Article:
0 ( +2 / -2 )

Why raise the retirement age? These people have worked all their lives while successive governments have pi$$ed away trillions of yen on unnecessary projects to keep their friends and supporters rolling in money. They deserve to enjoy their retirement. Cut beaurocracy, reduce the high salaries of politicians, stop building bridges and roads that are not needed, stop concreting every river bank and mountainside, stop spending money trying to prove Japan is cool, and the list goes on and on and on! The large corporations are getting richer and richer every year. Keep their taxes at a decent level. There IS a choice to raise or not raise the sales tax. Why does the burden always have to fall on the little people?

-3 ( +2 / -5 )

Would like to see food items excluded. Many food prices are already the world's highest here.

1 ( +2 / -1 )

Taxes are a necessity to any government... I think most people can swallow that as long as they know their tax dollars are being used on something beneficial. Unfortunately, a lot of governments around the world do not use their tax revenues for all beneficial things

In Japan's case, the public works building projects.. which is basically a never ending circle of uselessness. They essentially have to build these bridges into perpetuity or the economy will collapse

Servicing the debt... this is insane and will probably never be addressed. The debt will never be paid back, just servicing the interest payments.. Japan can print its own currency so it has a slight advantage in the fact that if they wanted to, they could pay the debt back in full tomorrow, only this will cause super duper hyper-inflation and ruin this country even more.

0 ( +1 / -1 )

Another 'now the election is over' announcement to we the prols.

0 ( +0 / -0 )

Sales tax in japan is relatively low at 5% and a raise of 3% it will still be low compared to UK, or say NZ @15% is what i referred to earlier and if you cannot understand that then it's not my problem.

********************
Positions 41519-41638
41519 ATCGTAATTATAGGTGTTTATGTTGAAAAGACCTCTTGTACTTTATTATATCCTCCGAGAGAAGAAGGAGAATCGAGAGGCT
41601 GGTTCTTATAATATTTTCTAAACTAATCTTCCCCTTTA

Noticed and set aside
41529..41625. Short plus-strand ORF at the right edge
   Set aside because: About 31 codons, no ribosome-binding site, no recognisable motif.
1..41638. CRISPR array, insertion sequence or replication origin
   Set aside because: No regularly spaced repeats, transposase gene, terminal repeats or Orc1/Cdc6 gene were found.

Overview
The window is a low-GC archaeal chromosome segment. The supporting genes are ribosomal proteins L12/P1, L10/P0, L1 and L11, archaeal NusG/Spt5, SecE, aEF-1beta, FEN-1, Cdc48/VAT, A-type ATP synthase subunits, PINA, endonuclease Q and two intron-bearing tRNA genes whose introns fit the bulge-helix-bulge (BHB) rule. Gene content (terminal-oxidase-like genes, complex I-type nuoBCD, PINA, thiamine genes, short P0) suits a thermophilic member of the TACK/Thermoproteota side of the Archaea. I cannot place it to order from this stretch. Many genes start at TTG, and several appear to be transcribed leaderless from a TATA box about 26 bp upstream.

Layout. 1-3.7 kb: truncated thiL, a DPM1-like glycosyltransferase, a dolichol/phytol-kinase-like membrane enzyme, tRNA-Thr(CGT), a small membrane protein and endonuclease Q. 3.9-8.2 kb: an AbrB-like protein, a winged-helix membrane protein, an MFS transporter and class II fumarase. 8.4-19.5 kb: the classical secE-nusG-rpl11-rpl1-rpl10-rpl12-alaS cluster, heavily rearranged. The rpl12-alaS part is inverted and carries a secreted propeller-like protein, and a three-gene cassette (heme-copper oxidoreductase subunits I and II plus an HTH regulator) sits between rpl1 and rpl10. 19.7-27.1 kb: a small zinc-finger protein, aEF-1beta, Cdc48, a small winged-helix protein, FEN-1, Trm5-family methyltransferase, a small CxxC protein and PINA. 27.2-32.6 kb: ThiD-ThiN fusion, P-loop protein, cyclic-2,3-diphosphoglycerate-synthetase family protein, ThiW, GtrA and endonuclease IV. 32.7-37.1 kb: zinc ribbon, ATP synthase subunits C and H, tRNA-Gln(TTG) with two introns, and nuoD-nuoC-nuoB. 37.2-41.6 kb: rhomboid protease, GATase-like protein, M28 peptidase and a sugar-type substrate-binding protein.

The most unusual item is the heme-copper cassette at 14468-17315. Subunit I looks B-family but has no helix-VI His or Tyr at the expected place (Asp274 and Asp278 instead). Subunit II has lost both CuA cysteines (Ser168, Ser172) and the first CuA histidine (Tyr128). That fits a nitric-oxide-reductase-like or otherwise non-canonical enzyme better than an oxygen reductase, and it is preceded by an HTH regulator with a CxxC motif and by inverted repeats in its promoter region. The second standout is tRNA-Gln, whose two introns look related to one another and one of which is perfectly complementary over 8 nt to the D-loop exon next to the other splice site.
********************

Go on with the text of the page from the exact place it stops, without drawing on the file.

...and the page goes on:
Don't like working for a living and having a limited income don't blame others, the innovators, movers, shakers and entreprenuers have always been the ones who think outside the box. But I guess we can't all be that way inclined, could never work for some one else and be on a fixed income with no option for expansion.

Come to think of it some of you should think alittle outside the box and come up with ways to expand your own income or continue to be stuck in your dead end jobs making some one elses dream come true LOL.

I could not ride the train every morning or be stuck in a traffic jam for hours either, guess thats why i dont work for some one else and i make my own way in this world.

Just sit there whinge n moan but do nothing about it sheesh guess that why you work where you do.

0 ( +4 / -4 )

Storm, folks in the UK don't pay 30% ON TOP of their health care payments, do they? Japan nickle and dimes everything and likes to claim low taxes all while charging for other things.

-2 ( +2 / -4 )

I'm not happy about the tax hike, but having read all the comments above, I would suggest to a lot of people that if you can't understand the need and hate it so much then please return to your countries. (where taxes are already higher!) just an opinion.